Canada's cyber intelligence agency is helping the U.K. protect its election

Canada's foreign signals intelligence agency is on the lookout for any threats to Britain's election as the country heads into the final week of campaigning.

Britain heads to the polls on Thursday

Britain's Conservative Leader Boris Johnson, left, and main opposition Labour Party leader Jeremy Corbyn attend the official State Opening of Parliament in London, Monday Oct. 14, 2019. Brits head to the polls Dec. 12. (Daniel Leal-Olivas/The Associated Press)

Canada's foreign signals intelligence agency is on the lookout for threats to Britain's election as the country heads into the final week of campaigning.

Communications Security Establishment spokesperson Evan Koronewski said the agency regularly shares information with its international allies "that has a significant impact on protecting our respective countries' safety and security."

"Regarding assistance to the U.K. election, CSE has a strong and valuable relationship with its Five Eyes alliance partners, including our intelligence and cyber defence counterparts in the United Kingdom," said Koronewski in an email to CBC News. The Five Eyes intelligence-sharing alliance includes Canada, the U.K., the U.S., New Zealand and Australia. 

"While we can't offer specific details on the intelligence shared, we can tell you that threat information to help defend against cyber threats directed at democratic processes is regularly shared and acted upon."

The U.K. election already has been marred by allegations of Russian interference.

The U.K. Conservative Party is also under a pall. Its leader, Prime Minister Boris Johnson, faces accusations of perpetrating a coverup after he delayed publication of an intelligence probe into possible Russian interference in British politics — including attempts to affect the outcome of the 2016 Brexit referendum — until after the Dec. 12 vote.

Even former U.S. presidential candidate Hillary Clinton weighed in to criticize Johnson.

"Who do they think they are that they would keep information like that from the public, especially before an election?" she said in an interview with the Guardian newspaper.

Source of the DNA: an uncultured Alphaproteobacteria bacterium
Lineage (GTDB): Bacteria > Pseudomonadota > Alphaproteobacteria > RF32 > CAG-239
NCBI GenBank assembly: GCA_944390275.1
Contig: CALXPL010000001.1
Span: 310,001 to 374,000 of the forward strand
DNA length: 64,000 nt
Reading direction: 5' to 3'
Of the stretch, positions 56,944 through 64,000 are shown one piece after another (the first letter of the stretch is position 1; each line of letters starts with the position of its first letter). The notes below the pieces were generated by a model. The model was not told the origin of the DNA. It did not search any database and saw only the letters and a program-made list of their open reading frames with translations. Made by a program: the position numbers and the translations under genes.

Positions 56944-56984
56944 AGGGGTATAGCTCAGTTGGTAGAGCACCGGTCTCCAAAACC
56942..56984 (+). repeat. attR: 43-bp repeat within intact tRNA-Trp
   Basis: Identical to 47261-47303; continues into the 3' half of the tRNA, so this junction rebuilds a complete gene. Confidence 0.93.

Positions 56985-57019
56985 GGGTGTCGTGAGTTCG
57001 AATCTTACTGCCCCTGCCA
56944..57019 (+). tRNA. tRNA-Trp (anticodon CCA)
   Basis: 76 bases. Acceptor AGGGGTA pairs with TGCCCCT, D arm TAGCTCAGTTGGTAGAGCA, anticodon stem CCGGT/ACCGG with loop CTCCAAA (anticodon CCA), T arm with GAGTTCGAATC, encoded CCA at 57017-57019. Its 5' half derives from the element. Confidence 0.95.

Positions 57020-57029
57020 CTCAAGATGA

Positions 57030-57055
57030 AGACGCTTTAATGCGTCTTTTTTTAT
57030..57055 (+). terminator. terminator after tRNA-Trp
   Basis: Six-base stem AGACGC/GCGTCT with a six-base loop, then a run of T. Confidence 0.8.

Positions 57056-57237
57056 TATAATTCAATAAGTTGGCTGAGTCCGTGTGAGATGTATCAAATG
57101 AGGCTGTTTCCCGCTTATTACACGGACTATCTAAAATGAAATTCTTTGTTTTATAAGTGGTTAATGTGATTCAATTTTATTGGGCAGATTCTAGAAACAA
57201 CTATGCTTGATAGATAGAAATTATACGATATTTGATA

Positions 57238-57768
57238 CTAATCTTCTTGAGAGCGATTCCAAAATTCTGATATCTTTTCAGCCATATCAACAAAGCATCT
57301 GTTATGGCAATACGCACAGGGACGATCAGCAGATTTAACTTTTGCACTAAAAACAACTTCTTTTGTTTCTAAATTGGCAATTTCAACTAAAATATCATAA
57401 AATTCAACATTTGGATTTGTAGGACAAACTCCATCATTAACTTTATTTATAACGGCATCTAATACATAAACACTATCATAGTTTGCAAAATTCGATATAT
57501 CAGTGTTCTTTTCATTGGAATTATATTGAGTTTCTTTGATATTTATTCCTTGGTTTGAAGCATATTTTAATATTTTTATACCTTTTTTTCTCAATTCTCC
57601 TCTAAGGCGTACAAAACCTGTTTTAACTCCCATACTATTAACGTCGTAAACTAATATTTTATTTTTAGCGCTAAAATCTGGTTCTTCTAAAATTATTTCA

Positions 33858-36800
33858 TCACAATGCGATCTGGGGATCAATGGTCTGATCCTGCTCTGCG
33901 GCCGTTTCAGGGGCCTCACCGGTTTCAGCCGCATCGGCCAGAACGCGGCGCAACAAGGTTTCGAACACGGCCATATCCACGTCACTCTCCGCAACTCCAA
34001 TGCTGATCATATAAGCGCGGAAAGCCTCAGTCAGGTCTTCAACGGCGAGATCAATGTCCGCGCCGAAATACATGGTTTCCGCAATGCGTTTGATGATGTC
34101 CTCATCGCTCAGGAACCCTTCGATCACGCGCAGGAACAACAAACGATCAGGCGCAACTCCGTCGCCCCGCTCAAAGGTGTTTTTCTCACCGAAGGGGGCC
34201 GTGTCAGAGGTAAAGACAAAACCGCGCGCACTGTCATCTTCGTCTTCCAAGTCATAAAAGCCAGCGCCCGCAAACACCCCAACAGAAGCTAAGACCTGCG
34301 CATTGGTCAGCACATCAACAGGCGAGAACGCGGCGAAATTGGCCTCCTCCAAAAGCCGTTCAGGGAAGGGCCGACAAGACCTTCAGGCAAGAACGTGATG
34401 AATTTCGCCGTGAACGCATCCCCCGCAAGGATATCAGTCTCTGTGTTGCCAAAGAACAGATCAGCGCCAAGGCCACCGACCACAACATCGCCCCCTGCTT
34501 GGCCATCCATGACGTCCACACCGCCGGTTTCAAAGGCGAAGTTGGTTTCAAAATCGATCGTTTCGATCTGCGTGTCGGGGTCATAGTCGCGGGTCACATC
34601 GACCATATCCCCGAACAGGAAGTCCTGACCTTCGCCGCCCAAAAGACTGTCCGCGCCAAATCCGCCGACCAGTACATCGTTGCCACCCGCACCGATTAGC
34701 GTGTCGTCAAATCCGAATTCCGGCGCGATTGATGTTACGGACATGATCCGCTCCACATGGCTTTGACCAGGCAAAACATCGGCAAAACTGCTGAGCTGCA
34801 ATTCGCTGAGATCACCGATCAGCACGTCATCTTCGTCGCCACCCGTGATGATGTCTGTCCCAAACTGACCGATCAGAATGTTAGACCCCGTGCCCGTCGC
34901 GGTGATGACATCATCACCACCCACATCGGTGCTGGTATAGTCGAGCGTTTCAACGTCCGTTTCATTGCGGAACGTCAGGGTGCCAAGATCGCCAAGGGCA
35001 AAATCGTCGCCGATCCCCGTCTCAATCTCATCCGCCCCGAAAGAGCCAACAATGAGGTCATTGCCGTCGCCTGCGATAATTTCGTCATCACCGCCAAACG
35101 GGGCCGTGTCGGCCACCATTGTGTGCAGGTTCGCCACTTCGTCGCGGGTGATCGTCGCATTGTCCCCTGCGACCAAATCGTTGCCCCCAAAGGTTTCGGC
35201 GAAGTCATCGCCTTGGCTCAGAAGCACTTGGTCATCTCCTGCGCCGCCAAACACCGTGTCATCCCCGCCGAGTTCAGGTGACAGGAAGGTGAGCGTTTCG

"Well, I'll tell you who they think they are. They think that they are the all-powerful strongmen who should be ruling."

Corbyn faces questions about NHS leaks

Late last month, Labour Leader Jeremy Corbyn obtained leaked classified British-U.S. trade documents and accused the governing Conservatives of planning to sell off the National Health Service as part of the bilateral talks. The NHS, the U.K.'s public health care provider, has again become the subject of heated election debate.

Since releasing those documents, Corbyn himself has been accused of pushing a Russian disinformation campaign, with Conservative MPs calling on him to "come clean" about his sources. (In intelligence circles, "misinformation" is information that is false, while "disinformation" consists of circulating false information with an intent to deceive or disrupt.)

The Communications Security Establishment leads Ottawa's response to cyber security events and defends the federal government's cyber assets. It's also part of the intelligence team set up ahead of the recent Canadian election to watch out for and deter any foreign interference in the campaign.

Worried about a repeat of the sort of foreign interference seen during the 2016 U.S. presidential election, the Canadian government set up an internal team to sound the alarm if it saw anything similar in the lead-up to the fall election.

The Communications Security Establishment, the RCMP and the Canadian Security Intelligence Service helped advise that panel.

After the Oct. 21 election came and went, officials told CBC News that the federal government did detect attempts at misinformation or disinformation during the election campaign, but the attempts were not considered serious enough to compromise the election or spur the panel to alert the public.

The latest polls out of the U.K. show Johnson leading, with less than a week to go in the campaign.


Catharine Tunney is a reporter with CBC's Parliament Hill bureau, where she covers national security and the RCMP. She worked previously for CBC in Nova Scotia. You can reach her at catharine.tunney@cbc.ca

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